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An excerpt from www.HouseOfNames.com archives copyright © 2000 - 2014

Where did the German Zwicke family come from? What is the German Zwicke family crest and coat of arms? When did the Zwicke family first arrive in the United States? Where did the various branches of the family go? What is the Zwicke family history?

The ancestral home of the Zwicke family is Bavaria. Zwicke is a local name for a person who lived in the town of Zwickl in Bavaria. In the eastern regions of Bohemia and Silesia, Zwicker or Zwicke was a short form of Zwickauer, which denoted a person from the Saxon city of Zwickau. In Old German, the words Zwick, Zwack, or Zweck meant nails orbolts, and the verb zwicken or zwacken meant to pack or load.

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Many cultural groups lived in the German states in medieval times. Each had its own dialect and traditions, and unique variations of popular names. Low German, which is similar to contemporary Dutch, was spoken in Westphalia. German names are characterized by additions such as regional suffixes and phrases that tell something about the origin or background of its original bearer. Further contributing to the variation in German names was the fact that there were no spelling rules in medieval times: scribes recorded names according to their sound. The recorded spelling variations of Zwicke include Zwick, Zwickel, Zwicker (Saxony), Zwicke (Silesia), Zwickert (Silesia), Zwicken, Zwicki (Switzerland), Zwicky (Switzerland), Zwack (Bavaria), Zwacker, Zweck and many more.

First found in Bavaria, where the name emerged in mediaeval times as one of the notable families of the region. From the 13th century the surname was identified with the great social and economic evolution which made this territory a landmark contributor to the development of the nation. Zwickl is a town in Bavaria, and Berchtold der Zwickel was the founder of a prominent line of the family in the Bavarian city Augsburg around 1317. In the eastern regions of Bohemia and Silesia, Zwicker or Zwicke was a short form of the label "Zwickauer," applied to a person from the Saxon city of Zwickau. For instance, Herman Czwicker (Czickower) was recorded in the Silesian city Breslau in 1348. Chronicles also mention Heinrich Zwick of the Swiss town St. Gallen in the year 1436. In Old-German, the words Zwick, Zwack, or Zweck referred literally to nails or bolts, and the verb "zwicken" or "zwacken" meant to pack or load.


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This web page shows only a small excerpt of our Zwicke research. Another 223 words(16 lines of text) covering the years 1709, 1792, 1403, 1391, 1403 and 1792 are included under the topic Early Zwicke History in all our PDF Extended History products.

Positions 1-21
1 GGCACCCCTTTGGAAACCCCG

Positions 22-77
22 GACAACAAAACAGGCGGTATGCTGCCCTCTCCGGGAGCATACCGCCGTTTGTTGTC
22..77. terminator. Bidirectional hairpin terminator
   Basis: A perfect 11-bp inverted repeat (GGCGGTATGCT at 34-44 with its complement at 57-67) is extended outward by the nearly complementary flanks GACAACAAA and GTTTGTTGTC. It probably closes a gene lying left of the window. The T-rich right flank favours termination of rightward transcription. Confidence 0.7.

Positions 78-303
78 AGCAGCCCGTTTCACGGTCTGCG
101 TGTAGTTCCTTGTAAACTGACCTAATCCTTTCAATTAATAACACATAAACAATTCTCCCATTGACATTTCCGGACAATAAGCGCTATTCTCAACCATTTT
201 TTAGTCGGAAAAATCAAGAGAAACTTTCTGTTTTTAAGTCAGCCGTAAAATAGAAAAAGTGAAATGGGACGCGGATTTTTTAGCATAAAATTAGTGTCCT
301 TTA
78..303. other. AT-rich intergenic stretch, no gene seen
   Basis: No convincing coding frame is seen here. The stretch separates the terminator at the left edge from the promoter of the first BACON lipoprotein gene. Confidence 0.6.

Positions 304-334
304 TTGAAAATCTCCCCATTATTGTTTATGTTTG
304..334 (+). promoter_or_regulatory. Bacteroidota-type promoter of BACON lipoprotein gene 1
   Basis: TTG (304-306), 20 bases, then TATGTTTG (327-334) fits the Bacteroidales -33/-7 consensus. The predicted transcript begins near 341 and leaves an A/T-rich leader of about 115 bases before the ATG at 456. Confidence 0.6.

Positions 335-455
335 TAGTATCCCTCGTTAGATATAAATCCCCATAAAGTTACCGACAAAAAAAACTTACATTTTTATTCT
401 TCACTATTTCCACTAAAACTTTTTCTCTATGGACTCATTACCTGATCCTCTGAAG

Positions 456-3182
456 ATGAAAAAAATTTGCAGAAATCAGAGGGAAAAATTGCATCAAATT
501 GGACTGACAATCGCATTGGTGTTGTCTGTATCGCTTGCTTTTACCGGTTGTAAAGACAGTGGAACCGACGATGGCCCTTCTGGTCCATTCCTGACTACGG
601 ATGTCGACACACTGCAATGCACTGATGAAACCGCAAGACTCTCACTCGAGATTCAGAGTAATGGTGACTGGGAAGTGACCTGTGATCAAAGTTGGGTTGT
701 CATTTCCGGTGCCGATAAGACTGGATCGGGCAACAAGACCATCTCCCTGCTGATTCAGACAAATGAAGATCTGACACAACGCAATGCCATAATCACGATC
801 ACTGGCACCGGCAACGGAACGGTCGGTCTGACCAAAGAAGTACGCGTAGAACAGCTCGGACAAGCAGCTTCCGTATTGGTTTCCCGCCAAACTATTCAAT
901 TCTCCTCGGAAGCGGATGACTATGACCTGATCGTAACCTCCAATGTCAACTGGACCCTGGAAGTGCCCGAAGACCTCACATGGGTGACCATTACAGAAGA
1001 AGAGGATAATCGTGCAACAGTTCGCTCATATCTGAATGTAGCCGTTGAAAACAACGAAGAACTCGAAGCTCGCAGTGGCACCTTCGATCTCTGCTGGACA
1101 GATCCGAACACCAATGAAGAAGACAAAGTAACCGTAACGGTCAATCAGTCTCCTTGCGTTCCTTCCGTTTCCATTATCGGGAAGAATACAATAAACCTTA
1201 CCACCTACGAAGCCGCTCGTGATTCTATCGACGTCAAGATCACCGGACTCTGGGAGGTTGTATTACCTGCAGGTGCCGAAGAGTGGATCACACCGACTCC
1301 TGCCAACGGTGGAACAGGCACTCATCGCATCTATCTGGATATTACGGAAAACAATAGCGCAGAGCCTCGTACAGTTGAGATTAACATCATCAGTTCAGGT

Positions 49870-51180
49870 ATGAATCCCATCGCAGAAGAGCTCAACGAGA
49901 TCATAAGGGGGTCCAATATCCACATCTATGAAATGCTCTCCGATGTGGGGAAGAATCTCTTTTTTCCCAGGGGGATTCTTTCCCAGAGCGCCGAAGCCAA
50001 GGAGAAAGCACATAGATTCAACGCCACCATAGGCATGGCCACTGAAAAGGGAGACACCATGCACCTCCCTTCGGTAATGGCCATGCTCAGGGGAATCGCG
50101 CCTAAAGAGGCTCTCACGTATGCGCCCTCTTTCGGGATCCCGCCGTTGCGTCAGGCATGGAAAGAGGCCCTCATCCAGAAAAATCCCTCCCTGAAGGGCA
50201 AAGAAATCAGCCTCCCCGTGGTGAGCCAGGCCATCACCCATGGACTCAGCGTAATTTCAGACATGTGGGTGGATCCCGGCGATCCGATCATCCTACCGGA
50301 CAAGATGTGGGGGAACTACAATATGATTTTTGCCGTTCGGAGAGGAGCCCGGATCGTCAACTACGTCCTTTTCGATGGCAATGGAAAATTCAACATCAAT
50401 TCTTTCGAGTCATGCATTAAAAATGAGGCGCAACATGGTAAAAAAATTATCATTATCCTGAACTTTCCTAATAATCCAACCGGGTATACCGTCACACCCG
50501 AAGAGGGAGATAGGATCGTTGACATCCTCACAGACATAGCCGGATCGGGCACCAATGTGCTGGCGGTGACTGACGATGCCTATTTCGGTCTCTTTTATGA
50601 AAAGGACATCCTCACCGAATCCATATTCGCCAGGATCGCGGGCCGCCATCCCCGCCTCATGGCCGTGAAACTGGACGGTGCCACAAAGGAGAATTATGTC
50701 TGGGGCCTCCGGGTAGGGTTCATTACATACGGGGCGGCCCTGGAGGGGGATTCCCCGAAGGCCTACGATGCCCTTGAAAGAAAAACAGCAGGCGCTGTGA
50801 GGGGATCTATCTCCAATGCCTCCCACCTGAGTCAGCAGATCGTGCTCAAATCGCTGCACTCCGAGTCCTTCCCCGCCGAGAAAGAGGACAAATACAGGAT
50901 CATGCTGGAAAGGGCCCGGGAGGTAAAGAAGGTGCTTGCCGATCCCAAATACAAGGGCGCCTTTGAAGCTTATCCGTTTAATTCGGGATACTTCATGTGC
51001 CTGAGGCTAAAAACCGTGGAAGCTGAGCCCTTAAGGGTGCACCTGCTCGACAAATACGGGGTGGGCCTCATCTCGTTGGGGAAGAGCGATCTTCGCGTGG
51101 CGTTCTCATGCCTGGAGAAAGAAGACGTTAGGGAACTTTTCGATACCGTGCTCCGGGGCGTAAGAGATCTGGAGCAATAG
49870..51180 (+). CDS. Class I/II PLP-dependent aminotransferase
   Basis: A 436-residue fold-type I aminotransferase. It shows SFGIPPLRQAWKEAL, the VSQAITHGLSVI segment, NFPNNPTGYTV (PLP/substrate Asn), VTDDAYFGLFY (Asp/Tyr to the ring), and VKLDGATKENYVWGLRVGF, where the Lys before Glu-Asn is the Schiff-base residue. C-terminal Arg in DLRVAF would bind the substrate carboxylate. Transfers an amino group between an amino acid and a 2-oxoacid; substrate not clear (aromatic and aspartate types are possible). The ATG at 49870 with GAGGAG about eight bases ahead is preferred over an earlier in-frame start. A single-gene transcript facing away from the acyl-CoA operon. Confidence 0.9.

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Another 117 words(8 lines of text) are included under the topic Early Zwicke Notables in all our PDF Extended History products.

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Between the mid-17th and mid-20th centuries, German settlers arrived in North America by the thousands. Persecution based on religion and poverty were great motivators in this large-scale migration. So too was the opportunity for tenant farmers to own their own land. Ample land and opportunity awaited the settlers who went to such states as Pennsylvania, Texas, New York, Illinois, and California, as well as Ontario and the prairie provinces of Canada. Research into the origins of individual families in North America revealed records of the immigration of a number of people bearing the name Zwicke or a variant listed above: Matthew Zwick, who came with his wife and their four children to America in 1709. Heinrich Zwick came to Philadelphia in 1743; Veronica Zwick arrived in New York City in 1710 at the age of 39.

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  1. Kneschke, Dr. Ernest Heinrich. Neues allgemeines Deutsches Adels-Lexicon 9 Volumes New General German Aristocracy Lexicon. Leipzig: Friedrich Voigt, 1859. Print.
  2. Robb H. Amanda and Andrew Chesler. Encyclopedia of American Family Names. New York: Haper Collins, 1995. Print. (ISBN 0-06-270075-8).
  3. Bentley, Elizabeth P. Passenger Arrivals at the Port of New York 1820-1829. Baltimore, Maryland: Genealogical Publishing Co., 1999. Print.
  4. Bahlow, Hans and Edda Gentry. Translation Dictionary of German Names 2nd Edition. Madison: University of Wisconsin, 2002. Print.
  5. Karlsruhe. Badisches Generallandesarchiv Baden Emigration lists 1866-1911. Salt Lake City: Microfilm of Card Index by the Genealogical Society of Utah. Print.
  6. Jones, Henry Z. Palatine Families of New York 2 Volumes. Rockland, ME: Picton Press, 2001. Print. (ISBN 978-0961388829).
  7. Steed, Henry Wickham . The Hapsburg Monarchy. London: Constable and Company, 1919. Print.
  8. Tobler-Meyer, Wilhelm. Familiennamen der Ostschweiz. Zürich: 1894. Print.
  9. Best, Hugh. Debrett's Texas Peerage. New York: Coward-McCann, 1983. Print. (ISBN 069811244X).
  10. Haverkamp, Alfred. Medieval Germany 1056-1273 2nd edition. Oxford: Oxford University Press, 1988. Print.
  11. ...

The Zwicke Family Crest was acquired from the Houseofnames.com archives. The Zwicke Family Crest was drawn according to heraldic standards based on published blazons. We generally include the oldest published family crest once associated with each surname.

This page was last modified on 12 July 2013 at 10:53.

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